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Author Topic: Never too old to learn  (Read 1322 times)

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Offline pineywoods

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Never too old to learn
« on: December 17, 2006, 08:10:40 PM »
I've been around chain saws since the early 50's  (Anybody remember I E L ?) Just found the forestry forum a couple of months ago, have learned a bunch here, thanks fellas.
1995 Wood Mizer LT 40, Liquid cooled kawasaki,homebuilt hydraulics. Homebuilt solar dry kiln.  Woodmaster 718 planner, Kubota M4700 with homemade forks and winch, stihl  028, 029, Ms390
100k bd ft club.Charter member of The Grumpy old Men

Offline sawguy21

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Re: Never too old to learn
« Reply #1 on: December 17, 2006, 08:38:40 PM »
You are most welcome, glad to have you aboard.  8) There is a lot of experience sittin' around this campfire.
old age and treachery will always overcome youth and enthusiasm

Offline Ianab

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Re: Never too old to learn
« Reply #2 on: December 18, 2006, 02:41:21 PM »
Not old enough to remember IEL, but I do know what they are  ;D

Some even made it to NZ



Cheers

Ian
Weekend warrior, Peterson JP test pilot, Dolmar 7900 and Stihl MS310 saws and  the usual collection of power tools :)

Offline SwampDonkey

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Re: Never too old to learn
« Reply #3 on: December 18, 2006, 04:07:51 PM »
Grandfather had one of the first chainsaws around these parts. He had to get it in Connecticut I believe. It was a heavy arc and you didn't tote it around in the bush like the saws we have now. It was more for bucking to length on a yard. I never did see it, so I can't describe it. Way before my time. I only know about it because of what uncle told me.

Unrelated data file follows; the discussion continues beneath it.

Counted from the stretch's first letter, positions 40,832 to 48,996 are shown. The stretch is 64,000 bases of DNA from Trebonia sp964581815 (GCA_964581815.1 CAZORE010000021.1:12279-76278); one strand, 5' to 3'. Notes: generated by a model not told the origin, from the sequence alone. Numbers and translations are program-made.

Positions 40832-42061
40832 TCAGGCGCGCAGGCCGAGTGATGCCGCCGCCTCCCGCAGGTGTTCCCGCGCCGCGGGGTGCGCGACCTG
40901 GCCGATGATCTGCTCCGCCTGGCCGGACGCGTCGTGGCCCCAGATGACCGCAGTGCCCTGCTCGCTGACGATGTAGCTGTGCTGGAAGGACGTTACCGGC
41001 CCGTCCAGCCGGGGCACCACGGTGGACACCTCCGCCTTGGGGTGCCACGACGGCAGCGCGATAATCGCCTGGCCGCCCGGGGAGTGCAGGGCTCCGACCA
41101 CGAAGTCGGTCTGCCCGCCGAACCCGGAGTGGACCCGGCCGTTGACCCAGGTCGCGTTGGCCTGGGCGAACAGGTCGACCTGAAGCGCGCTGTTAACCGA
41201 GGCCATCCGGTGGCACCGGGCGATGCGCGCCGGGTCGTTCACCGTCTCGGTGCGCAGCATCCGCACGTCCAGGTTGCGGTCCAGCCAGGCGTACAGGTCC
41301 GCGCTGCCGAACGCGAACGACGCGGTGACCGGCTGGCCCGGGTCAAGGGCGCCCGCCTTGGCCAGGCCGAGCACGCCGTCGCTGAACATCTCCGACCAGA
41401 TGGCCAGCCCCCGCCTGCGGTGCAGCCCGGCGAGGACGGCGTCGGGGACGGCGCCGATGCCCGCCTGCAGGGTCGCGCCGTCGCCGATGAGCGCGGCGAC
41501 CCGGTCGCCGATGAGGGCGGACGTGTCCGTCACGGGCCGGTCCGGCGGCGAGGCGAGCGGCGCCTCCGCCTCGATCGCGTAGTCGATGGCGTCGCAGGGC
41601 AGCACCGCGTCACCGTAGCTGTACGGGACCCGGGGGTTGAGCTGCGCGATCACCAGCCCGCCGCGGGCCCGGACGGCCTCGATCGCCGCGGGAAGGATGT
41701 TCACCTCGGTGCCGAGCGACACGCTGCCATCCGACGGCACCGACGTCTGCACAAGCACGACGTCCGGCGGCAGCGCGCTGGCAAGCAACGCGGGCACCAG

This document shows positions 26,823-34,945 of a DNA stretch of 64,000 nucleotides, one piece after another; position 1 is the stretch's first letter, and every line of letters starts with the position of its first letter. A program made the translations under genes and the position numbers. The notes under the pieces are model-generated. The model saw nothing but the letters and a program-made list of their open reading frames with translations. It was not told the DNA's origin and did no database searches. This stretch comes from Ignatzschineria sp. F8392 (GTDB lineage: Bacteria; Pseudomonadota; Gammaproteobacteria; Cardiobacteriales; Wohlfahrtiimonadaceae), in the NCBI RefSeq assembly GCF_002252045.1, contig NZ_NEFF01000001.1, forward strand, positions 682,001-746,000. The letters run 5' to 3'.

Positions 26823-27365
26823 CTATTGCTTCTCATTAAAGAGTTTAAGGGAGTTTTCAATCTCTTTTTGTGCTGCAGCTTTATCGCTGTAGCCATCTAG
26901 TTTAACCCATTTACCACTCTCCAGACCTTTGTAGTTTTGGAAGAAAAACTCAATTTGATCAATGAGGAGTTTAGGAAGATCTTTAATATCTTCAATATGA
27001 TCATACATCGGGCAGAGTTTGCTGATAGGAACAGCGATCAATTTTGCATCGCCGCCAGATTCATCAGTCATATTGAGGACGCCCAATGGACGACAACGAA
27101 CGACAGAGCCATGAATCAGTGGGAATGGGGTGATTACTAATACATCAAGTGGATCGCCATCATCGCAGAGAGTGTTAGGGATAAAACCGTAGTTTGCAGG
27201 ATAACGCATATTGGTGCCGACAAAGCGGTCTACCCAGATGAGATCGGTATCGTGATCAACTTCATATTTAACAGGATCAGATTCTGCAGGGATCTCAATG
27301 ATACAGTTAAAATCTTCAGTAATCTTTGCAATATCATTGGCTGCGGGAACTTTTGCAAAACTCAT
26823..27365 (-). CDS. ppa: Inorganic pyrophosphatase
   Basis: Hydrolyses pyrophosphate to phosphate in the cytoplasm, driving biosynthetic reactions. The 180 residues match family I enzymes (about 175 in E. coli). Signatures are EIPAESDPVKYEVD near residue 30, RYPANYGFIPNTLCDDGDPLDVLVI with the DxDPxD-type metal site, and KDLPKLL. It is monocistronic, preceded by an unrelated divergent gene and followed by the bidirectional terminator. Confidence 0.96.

Move'n on.

Offline pineywoods

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Re: Never too old to learn
« Reply #4 on: December 19, 2006, 12:40:42 AM »
Thanks for the pix Ianab. brings back a lot of memories. Not surprised the IEL's made it to NZ. IEL was a canadian company, I think based in Vancouver BC. That red machine in your pix was a real beast. twin cylinders, ran a 20-1 mix of gasoline and outboard motor oil. The crankshaft ran fore and aft, drove the chain through a set of spur gears. You could pull a pin and rotate the bar and drive housing 90 deg. for felling without laying the powerhead up on a side.  Had about a 30 inch bar with a handle on the outboard end. Definitely required 2 good men to handle them, probably weighed 25 KG . Their weakness was a small plastic disk instead of metal reeds for intake valves. They'd last about a week in the woods. IEL also made a smaller single cylinder 1 man saw.
1995 Wood Mizer LT 40, Liquid cooled kawasaki,homebuilt hydraulics. Homebuilt solar dry kiln.  Woodmaster 718 planner, Kubota M4700 with homemade forks and winch, stihl  028, 029, Ms390
100k bd ft club.Charter member of The Grumpy old Men


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